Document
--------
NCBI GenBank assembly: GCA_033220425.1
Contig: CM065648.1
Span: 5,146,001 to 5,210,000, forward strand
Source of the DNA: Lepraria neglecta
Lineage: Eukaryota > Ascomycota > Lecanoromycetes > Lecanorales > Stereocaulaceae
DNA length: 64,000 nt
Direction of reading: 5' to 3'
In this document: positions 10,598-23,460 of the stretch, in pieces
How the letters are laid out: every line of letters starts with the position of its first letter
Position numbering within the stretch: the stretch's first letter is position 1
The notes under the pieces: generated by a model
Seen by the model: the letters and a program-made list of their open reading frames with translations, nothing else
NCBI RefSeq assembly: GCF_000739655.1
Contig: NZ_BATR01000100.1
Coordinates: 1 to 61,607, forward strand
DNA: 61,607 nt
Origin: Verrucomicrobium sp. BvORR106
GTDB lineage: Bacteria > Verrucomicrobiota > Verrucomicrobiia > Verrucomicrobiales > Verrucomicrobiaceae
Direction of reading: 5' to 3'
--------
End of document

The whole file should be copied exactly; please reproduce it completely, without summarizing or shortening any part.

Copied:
NCBI GenBank assembly: GCA_033220425.1
Contig: CM065648.1
Span: 5,146,001 to 5,210,000, forward strand
Source of the DNA: Lepraria neglecta
Lineage: Eukaryota > Ascomycota > Lecanoromycetes > Lecanorales > Stereocaulaceae
DNA length: 64,000 nt
Direction of reading: 5' to 3'
In this document: positions 10,598-23,460 of the stretch, in pieces
How the letters are laid out: every line of letters starts with the position of its first letter
Position numbering within the stretch: the stretch's first letter is position 1
The notes under the pieces: generated by a model
Seen by the model: the letters and a program-made list of their open reading frames with translations, nothing else
NCBI RefSeq assembly: GCF_000739655.1
Contig: NZ_BATR01000100.1
Coordinates: 1 to 61,607, forward strand
DNA: 61,607 nt
Origin: Verrucomicrobium sp. BvORR106
GTDB lineage: Bacteria > Verrucomicrobiota > Verrucomicrobiia > Verrucomicrobiales > Verrucomicrobiaceae
Direction of reading: 5' to 3'